May 28, 2015 I Nick Redfern

Adolf Hitler: A WWII Survivor?

Is it possible that, going completely against what the history books assure us, Adolf Hitler did not commit suicide in 1945, as the Second World War spiraled down to its end? Was his death actually, and ingeniously, staged to allow him to escape from Nazi Germany and start a new life on the other side of the world? To many, it must sound like the stuff of a big bucks Hollywood movie or of a page-turning thriller. Others are not quite so sure that's all it is.

It’s a little known fact that the Federal Bureau of Investigation (FBI), in the post-Second World War era, began to quietly compile what ultimately turned out to be a large dossier of material on claims that none other than Adolf Hitler survived the Second World War and secretly fled to South America. It’s a dossier that has now been declassified and which can be accessed at the FBI’s website, The Vault - which is an absolutely excellent source of countless numbers of official files, all now released under the terms of the Freedom of Information Act.

As one might expect to be the case, many of the claims received by the FBI on the "Hitler survived the war" controversy are scant in data, second- and third-hand in nature. That said, however, one section of the file is particularly intriguing and noteworthy.

Allen w dulles 570x768
Allen Dulles

Incredibly, it suggests that none other than Allen Dulles – who, in the Second World War, made his mark in the Office of Strategic Services, and served as Director of the CIA from 1953 to 1961 – was complicit in a top secret program to have Hitler secretly shipped out to South America, when the Nazis were defeated.

The files in question refer to stories coming out of Los Angeles, California, and which reached the eyes and ears of the L.A. office of the FBI. According to what the FBI was told, in 1945, two Nazi-controlled submarines made their stealthy way to the Argentinean coastline, where they covertly deposited high-ranking Nazis that had escaped the wrath of the United States, the United Kingdom, and the Soviet Union.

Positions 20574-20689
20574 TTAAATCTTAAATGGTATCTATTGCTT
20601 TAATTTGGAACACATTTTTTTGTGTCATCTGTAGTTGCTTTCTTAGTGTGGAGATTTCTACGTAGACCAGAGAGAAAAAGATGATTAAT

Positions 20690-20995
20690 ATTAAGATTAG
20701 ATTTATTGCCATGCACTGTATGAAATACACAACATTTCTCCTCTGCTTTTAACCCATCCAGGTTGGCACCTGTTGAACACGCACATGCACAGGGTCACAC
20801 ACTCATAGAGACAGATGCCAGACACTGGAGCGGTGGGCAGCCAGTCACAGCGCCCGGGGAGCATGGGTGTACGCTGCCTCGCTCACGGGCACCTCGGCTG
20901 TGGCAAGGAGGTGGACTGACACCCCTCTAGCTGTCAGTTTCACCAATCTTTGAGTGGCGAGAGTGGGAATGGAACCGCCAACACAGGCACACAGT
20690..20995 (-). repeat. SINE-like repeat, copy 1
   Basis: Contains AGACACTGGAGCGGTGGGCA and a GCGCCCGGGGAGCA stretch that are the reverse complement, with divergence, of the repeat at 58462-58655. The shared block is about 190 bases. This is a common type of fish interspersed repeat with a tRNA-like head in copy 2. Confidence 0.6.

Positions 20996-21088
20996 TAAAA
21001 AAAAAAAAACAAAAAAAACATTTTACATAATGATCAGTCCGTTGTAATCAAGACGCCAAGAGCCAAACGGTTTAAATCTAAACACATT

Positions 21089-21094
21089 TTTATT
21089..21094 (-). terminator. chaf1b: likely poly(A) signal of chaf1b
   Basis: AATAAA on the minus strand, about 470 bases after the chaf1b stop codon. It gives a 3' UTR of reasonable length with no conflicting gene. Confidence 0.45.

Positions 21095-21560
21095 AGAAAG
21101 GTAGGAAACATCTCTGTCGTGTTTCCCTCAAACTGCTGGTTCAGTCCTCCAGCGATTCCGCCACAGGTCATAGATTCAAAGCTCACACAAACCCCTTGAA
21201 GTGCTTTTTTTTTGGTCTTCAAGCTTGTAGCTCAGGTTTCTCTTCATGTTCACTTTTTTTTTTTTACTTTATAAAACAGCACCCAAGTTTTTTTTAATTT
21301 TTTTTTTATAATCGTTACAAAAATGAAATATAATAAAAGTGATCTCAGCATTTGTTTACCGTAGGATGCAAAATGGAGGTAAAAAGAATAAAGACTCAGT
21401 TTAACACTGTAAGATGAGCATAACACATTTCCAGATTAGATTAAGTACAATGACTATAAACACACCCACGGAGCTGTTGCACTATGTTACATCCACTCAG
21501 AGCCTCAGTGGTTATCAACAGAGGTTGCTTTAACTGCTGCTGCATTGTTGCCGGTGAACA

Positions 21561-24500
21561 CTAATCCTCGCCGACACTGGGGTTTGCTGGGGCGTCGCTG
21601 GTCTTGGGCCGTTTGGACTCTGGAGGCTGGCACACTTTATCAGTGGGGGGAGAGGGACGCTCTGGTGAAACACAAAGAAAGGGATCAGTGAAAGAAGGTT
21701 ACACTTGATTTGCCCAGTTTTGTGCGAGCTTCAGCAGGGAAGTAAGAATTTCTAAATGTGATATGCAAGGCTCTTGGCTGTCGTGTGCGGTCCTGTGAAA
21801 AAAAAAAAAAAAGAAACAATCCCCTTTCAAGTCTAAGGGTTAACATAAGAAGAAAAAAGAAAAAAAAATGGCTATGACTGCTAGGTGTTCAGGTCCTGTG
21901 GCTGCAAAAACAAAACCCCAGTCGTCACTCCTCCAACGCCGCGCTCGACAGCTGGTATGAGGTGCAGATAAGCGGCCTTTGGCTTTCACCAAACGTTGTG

One of the most astounding rumors concerning this story - of definitive secret history proportions - was that it was not just high-ranking Nazis who were making new lives for themselves on the other side of the world. It was the most high-ranking Nazi, too: Adolf Hitler, who, allegedly, was by now hunkered down, somewhere, in the heart of the Andes.

The big question is: who was the FBI’s informant? Well, that's the problem. Unfortunately, we don’t know, since his name is excised from the relevant, released documents. Nevertheless, the Bureau's informant had a great deal of data to impart, something which definitely made the FBI sit up and take careful notice.


It must be noted that the Bureau’s source, who was a former Nazi, offered the information – with a promise of more to come – in return for safe haven in the United States. In other words, it may very well all have been nothing but a complete lie, one created by the Nazi in question, to try and ensure a new life for himself. In fact, that could well have been the crux of the entire affair.

As to how the person claimed to know that Hitler had survived the war, it was, if true, sensational. The man said he had been personally present when the submarines in question reached the coastline of Argentina. Aboard one of them were Adolf Hitler and Eva Braun – neither displaying any evidence of bullet wounds or of the effects of cyanide. Quite the opposite: they were vibrant, healthy, and very much alive.

If the story was simply that – a tall tale told by a Nazi trying to secure asylum in the United States – the man had certainly crafted an elaborate story. The FBI’s source provided details of the specific villages that Hitler, and the rest of the straggling, pathetic remnants of the laughingly named “Master Race,” passed through on their way to safe haven, somewhere in Argentina.

Adding further credence to this, additional files – also declassified under Freedom of Information legislation – revealed that amongst staff of the U.S. Naval Attaché in Buenos Aires rumors were circulating that Hitler did not die in Berlin, but was now hiding out in Argentina. Needless to say, however, the story ultimately remained a rumor and nothing else.

Truth? Fiction? Somewhere in between? Those were the questions the FBI pondered on decades ago. Some are still doing likewise today.

Nick Redfern

Nick Redfern works full time as a writer, lecturer, and journalist. He writes about a wide range of unsolved mysteries, including Bigfoot, UFOs, the Loch Ness Monster, alien encounters, and government conspiracies. Nick has written 41 books, writes for Mysterious Universe and has appeared on numerous television shows on the The History Channel, National Geographic Channel and SyFy Channel.

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